political landscape. It might provide you with a pretty good compass, 
but you're still going to need a map. 


2.    Robert Cohen 

Jan 1, 4:18 pm 

re: Whittaker Chambers 


I read the Amazon write-ups about WITNESS to 
refresh my history of the era, which always interests me. 


I had off 'n on 
subscribed to NATIONAL REVIEW in the 1970s and 1980s, and Wm F. 
Buckley, Jr. is very pro--Chambers, continually defending him against 
Hiss and the Democrats/left-liberals.


FDR was not uncontroversial nor was HST. They were both the bug-a-boos 
of the right of 1930s, 1940s and 1950s: 


"FDR has the syph, and Truman is part of the Pendergast machine." 


The nasty, damning charges of being pro-Communist against Democrats are standard operating 
accusations; and also the implications of the fairly recent release of Verona papers of the KGB 
do not let Hiss, the Rosenbergs nor FDR's assistant Harry Dexter White off the hook. 


Pat Buchanan is also recently defending American Firsters' pov: The 
U.S. should've been neutral, and let the NAZIs win (or whatever) 
is his inference. Am I mis-stating Buchanan's book--I did not read it, 
only excerpts and reviews. 


No matter the instigation of the Churchillian 
"Cold War," the Korean War, and the Vietnam War, the Democrats & even moderate 
President Eisenhower will forever be accused by the American right of 
pandering/consorting/soft-dealing with the Commies: The U.S. shoulda 
defeated/nuked 'em early-on, the 
right apparently holds: 


The Right still says: The "Democrats lost China." 

I suppose that some Democrats, some GOP moderates and 
left-liberalism will thus be forever suspect in the rightwing's 


3.    DC Dave 

Jan 1, 10:54 pm 

Subject: Re: Whittaker Chambers' Witness 


I'm trying to look past the left vs. right aspects of this episode. 
Whittaker Chambers, a defector from the Communist underground, brought 
to Roosevelt very solid evidence that he was surrounded by a nest of 
spies for Stalin's Soviet Union, and FDR, through Adolph Berle, blew 
him off. When you add that to the known facts about FDR's extremely 
pro-Soviet foreign policy what you get is a very strong inference that 
Roosevelt, himself, was guilty of treason. 


I am writing this as a born and raised Democrat whose father was such a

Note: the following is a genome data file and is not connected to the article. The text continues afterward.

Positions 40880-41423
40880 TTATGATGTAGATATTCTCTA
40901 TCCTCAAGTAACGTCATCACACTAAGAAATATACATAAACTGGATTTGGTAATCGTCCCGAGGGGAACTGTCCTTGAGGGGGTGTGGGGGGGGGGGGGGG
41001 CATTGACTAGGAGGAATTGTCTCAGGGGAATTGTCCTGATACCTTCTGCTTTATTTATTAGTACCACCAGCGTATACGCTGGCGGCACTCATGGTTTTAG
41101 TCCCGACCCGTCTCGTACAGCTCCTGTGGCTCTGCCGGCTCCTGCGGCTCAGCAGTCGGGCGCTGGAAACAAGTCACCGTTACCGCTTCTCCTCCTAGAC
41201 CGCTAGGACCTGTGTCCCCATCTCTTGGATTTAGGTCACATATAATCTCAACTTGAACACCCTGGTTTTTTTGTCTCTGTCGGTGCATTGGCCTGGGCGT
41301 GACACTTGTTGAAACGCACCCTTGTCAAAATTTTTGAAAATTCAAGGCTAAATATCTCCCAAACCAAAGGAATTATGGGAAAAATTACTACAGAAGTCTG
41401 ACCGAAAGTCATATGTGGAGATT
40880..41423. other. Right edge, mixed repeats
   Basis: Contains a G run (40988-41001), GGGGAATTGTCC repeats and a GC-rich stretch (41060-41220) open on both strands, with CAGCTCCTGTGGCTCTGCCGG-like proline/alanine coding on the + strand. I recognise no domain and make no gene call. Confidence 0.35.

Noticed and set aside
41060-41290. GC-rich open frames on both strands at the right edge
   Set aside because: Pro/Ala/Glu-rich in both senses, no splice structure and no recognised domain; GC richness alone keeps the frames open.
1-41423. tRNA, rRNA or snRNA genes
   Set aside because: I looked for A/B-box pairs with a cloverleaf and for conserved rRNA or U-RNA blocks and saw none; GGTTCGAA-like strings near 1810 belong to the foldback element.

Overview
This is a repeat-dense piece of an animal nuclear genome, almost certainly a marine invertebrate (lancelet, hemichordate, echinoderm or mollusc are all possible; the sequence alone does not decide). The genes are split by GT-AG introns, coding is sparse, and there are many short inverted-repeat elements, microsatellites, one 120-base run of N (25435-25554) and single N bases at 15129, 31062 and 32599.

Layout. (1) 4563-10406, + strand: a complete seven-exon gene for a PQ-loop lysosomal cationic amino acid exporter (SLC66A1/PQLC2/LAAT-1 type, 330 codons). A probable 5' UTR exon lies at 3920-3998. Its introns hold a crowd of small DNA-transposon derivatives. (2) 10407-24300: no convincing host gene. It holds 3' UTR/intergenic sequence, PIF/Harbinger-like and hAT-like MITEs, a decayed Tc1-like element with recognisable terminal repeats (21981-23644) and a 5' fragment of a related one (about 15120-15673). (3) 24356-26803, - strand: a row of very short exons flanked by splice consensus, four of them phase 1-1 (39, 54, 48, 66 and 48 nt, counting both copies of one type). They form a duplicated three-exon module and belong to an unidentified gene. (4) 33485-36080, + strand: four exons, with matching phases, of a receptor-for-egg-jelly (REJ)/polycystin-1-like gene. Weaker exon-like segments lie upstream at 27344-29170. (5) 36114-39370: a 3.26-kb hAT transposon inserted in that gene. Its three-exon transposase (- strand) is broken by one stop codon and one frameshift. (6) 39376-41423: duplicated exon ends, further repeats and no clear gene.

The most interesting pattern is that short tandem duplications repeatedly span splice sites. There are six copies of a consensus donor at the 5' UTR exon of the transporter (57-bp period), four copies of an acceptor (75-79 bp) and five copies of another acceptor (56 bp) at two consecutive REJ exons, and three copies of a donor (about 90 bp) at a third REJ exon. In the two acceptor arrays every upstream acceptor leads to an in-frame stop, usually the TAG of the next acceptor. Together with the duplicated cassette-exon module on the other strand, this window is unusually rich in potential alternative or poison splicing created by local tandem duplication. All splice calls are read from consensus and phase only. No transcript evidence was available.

Roosevelt admirer that he named his youngest son Franklin D. My 
father's heart might have been in the right place, but like most people 
he didn't read very much and what he read he did not read critically, 
and also, like most people, he tended to think tribally in "us" vs. 
"them" terms. As I recall, there was never any doubt in his mind that 
Alger Hiss was innocent, because Hiss was one of "us." 


4.    Robert Cohen 

Jan 2, 9:53 am 

Subject: Re: Whittaker Chambers' Witness


I skimmed thru this article about FDR: It's fascinating--especially if 
true (w/o substantial distortion).


The author holds: FDR wasn't naive about intelligence/spying. FDR was 
very much interested in intelligence from the onset of his 
governmental-political career. 


If/when I find something that exculpates/indicts FDR regarding 
allegation/idea of an "agent/spy of USSR," I'll throw it at ya for 

Meanwhile, the article: 



5.    DC Dave 

Jan 2, 11:14 am 

Subject: Re: Whittaker Chambers' Witness


The New York Times article referenced here agrees completely with the 
charge made by Chambers in Witness. Here is the key NY Times quote:


Ironically, Soviet espionage was already at work in America. But 
Roosevelt, like most others, misunderstood the threat. This was seen in 
the case of Whitaker Chambers. 


A journalist, Chambers was a courier and contact in Washington for 
Soviet intelligence. In 1938 he recanted his allegiance to Moscow, and 
after hiding for several months to escape Stalin's assassins re-emerged 
as a writer for Time magazine. Shocked by the brutal cynicism of 
Stalin's pact with Hitler in August 1939, he told his story to Adolf 
Berle, Roosevelt's international security adviser in the State 
Department, and also pointed the finger at more than thirty Communist 
agents at work in the federal government, including the senior State 
Department official Alger Hiss. Berle told neither his department nor 
the FBI, but did, according to one source, pass the intelligence on to 
Roosevelt. But the President merely `scoffed at the charge'. He was 
incredulous that there could be a Soviet espionage ring in his 
administration; to him Communists were blue-collar trade union 
militants, not suave representatives of the east coast establishment. 
Gentlemen like Hiss could simply not be traitors. As a result, no 
counter-intelligence programme for identifying Communist agents in the 
federal government was put in place.  


Whatever his motivation, FDR would have to be regarded as criminally 
negligent, at the very least, in his disregard of the report by 
Chambers. I think that it was worse than negligence, and the fact that 
so little is made of this reaction by Roosevelt in the 
secret-power-protecting press and the toady history establishment 
strengthens my suspicion. 


The fact that The New York Times, itself, would go along with Chambers' 
version of the story on this initial stifling of any proper Soviet spy 
investigation by FDR is significant. This is the newspaper that gave 
us the extraordinarily influential Stalin propagandist, Walter Duranty, 
after all.  It is